Michelle Spence-Jones will once again call Miami City Hall home and this time she won't have to fight for her seat at the table.
The District 5 commissioner, who has been booted from her seat on the dais twice, said Wednesday she is grateful to be back after she was exonerated on theft and corruption charges in recent months.
Gov. Rick Scott officially reinstated Spence-Jones late Wednesday afternoon, ending her two-year exile from City Hall "effective immediately," an executive order read.
"My experience with the justice system has made me a much wiser person and it has strengthened my commitment to public service," she said. "I am humbled and honored for the opportunity to continue serving the citizens of the City of Miami, particularly the residents of District 5."
The shake up at City Hall means Richard Dunn will be the odd man out on the commission. Dunn won the election to replace Spence-Jones in 2010 and has been very vocal in his time as a public official.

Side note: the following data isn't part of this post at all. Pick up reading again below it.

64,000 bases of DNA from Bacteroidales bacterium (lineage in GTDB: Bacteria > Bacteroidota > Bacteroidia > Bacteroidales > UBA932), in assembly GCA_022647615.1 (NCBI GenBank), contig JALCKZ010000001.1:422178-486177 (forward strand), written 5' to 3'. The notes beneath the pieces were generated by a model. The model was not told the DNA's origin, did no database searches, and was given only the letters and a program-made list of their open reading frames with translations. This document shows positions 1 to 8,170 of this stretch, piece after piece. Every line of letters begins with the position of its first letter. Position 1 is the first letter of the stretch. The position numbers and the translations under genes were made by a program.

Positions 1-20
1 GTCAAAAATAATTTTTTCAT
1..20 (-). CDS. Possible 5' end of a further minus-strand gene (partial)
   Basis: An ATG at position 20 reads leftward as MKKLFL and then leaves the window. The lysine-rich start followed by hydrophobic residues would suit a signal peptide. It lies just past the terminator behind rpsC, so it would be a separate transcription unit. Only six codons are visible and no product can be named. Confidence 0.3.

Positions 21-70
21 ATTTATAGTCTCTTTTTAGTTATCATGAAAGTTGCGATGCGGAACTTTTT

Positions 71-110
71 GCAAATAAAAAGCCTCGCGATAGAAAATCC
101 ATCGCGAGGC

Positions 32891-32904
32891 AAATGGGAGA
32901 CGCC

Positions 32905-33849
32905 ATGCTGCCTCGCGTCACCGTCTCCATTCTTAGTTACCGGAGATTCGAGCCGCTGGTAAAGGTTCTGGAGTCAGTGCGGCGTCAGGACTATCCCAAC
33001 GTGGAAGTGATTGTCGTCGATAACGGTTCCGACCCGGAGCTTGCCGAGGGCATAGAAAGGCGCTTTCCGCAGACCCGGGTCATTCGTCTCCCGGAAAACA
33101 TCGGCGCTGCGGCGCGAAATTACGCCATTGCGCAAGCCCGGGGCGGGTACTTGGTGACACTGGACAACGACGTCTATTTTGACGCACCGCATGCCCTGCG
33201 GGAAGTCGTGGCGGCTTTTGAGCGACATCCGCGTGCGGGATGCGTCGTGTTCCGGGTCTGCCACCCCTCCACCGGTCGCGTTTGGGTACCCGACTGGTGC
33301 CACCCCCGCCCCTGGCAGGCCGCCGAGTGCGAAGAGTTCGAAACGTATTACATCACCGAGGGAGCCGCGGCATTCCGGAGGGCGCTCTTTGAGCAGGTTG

But Wednesday he said he would not stand in the way of the returning commissioner.
"It was clear to me this was a possibility when I was appointed as well as when I was elected by the people and I'm quite blessed because I had the opportunity to serve," Dunn said.
On Tuesday, prosecutors decided to drop a grand theft charge against Spence-Jones, the last remaining legal obstacle to the suspended commissioner regaining her post. In March, she was acquitted of bribery charges.
According to the city charter, Spence-Jones is entitled to her spot and the nearly two years of salary she missed while being suspended. Spence-Jones is owed more than $100,000.
It's unclear if the city is on the hook to pay her legal bills.
Mayor Tomas Regalado, who has butted heads with Spence-Jones when they both served on the commission, said he welcomed his former colleague's return.
"if you're found innocent, you're entitled to get your back pay and of course the city will honor it," he said.
No date has been set for Spence-Jones to rejoin the commission, but her plate will be full when she arrives. The city is currently dealing with a huge budget deficit, a feud between Regalado and the police chief and mounting frustrations and police shootings in Spence-Jones' district.
Spence-Jones has been quiet on all of the issues as she dealt with her legal problems, but she has never been shy about speaking her mind, a fact her peers know all too well.
"This is the Magic City so I deal with whatever comes my way," Commissioner Frank Carollo said of Spence-Jones' return.